Department of Management Studies
Ph. D. Thesis Dense

Dear all,

Ph.D. Thesis Defense of
Mr. Varun Jyothiprakash
(Research Supervisor: Dr. Balachandra Patil)

“Modelling Approaches for Planning Renewable Energy Transitions and Integrating Demand-Side Interventions in Electricity Systems”


Date and Time: 27th Feb 2024 (Tuesday) at 04:00 PM

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As global awareness of the devastating impacts of climate change is growing, nations are uniting to address the imperative of decarbonization. The electricity sector, known for its high carbon intensity, accounts for the largest share of global greenhouse gas emissions, making it a critical focus for decarbonization efforts. The shift from fossil fuel-based power generation to carbon-free alternatives like renewables is paramount for achieving deep decarbonization. However, integrating renewable energy technologies in the electricity grid presents its own set of challenges due to their reliance on natural forces and intermittent generation patterns. Despite these challenges, the world is increasingly integrating renewable energy sources into their generation mix leading to electricity system transitions. The new challenges posed by nature dependent renewable energy like intermittency, variability, uncertainty, and low-reliability have led to significant supply-demand gaps in terms of temporal mismatches (times of peak generation and peak demand) and quantity mismatches (high supply with low demand leading to generation curtailment, and low supply with high demand leading to consumption curtailment). Hence, the question posed to the electricity planners is – “How to match or balance “dynamic supply” with “dynamic demand” at every timeframe for effective operation of the overall electricity system with such challenges?”. The present research responds to this question by solving multiple problem contexts using a model-based approach.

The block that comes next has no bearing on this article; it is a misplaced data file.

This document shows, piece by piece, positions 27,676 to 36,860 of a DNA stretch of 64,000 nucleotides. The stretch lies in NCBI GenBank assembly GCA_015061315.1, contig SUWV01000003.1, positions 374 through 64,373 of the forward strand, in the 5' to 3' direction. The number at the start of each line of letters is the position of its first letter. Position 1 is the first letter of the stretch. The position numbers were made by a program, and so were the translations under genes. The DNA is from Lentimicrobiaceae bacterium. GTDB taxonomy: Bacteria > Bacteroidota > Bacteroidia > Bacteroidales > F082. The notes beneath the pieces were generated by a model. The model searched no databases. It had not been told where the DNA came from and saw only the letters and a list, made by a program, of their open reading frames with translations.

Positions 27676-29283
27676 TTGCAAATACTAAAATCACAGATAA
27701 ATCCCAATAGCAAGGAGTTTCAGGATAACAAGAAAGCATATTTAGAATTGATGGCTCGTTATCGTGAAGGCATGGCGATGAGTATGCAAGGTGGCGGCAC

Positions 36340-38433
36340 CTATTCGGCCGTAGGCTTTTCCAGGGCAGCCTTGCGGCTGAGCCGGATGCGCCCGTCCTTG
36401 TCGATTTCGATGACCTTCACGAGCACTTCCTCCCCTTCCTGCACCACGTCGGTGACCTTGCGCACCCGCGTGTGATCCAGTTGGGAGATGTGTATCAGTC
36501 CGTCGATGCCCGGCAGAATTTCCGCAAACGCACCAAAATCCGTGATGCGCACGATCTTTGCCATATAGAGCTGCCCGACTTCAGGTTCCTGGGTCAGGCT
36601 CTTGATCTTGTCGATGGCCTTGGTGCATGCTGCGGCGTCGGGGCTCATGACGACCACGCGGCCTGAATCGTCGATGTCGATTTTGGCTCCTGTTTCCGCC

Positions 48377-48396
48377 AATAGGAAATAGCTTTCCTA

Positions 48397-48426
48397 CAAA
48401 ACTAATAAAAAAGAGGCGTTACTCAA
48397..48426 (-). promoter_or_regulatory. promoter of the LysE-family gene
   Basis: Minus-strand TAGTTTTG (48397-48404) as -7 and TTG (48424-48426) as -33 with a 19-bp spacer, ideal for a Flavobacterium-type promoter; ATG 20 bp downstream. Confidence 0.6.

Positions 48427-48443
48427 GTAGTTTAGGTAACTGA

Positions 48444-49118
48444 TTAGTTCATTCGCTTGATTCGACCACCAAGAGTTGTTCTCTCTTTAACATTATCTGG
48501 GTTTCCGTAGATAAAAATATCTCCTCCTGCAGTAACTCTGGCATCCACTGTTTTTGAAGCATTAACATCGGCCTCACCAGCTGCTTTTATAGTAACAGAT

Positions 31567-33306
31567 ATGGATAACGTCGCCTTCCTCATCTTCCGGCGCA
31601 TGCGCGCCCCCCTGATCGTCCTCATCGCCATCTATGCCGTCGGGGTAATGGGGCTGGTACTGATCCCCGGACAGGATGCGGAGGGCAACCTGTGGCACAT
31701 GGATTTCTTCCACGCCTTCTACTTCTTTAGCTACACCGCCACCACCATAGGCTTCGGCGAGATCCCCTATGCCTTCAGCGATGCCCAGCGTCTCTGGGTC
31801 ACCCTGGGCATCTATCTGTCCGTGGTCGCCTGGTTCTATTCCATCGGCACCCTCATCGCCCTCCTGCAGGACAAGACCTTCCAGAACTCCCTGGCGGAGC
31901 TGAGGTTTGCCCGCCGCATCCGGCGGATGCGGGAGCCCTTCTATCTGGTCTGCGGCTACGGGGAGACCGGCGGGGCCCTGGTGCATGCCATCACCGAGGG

The above objective is achieved by developing and validating a generic linear programming-based optimization model that considers interventions on the supply-side, the demand-side, and the integration of both in the context of transitioning electricity systems. In the first phase, we conducted a comprehensive systematic literature review, examining existing literature related to electricity transition planning models and its applications. In the second phase, we developed and validated an optimization model that dynamically matches demand with supply at least cost while considering multiple supply-side options and demand projections. Here, the technical, economic, and environmental feasibilities of electricity system transitions are assessed. In the third phase, using the model, multiple scenarios, spanning different timeframes and varying renewable energy integration levels, are developed, and evaluated. In the fourth phase, the above model is expanded to integrate demand-side interventions to study their effectiveness in reducing renewable generation curtailment and battery storage requirement, and in turn increasing capacity utilization. Finally, in the last phase, we leveraged the insights gained from the above research in formulating and recommending appropriate policies and decision inputs for the key stakeholders.

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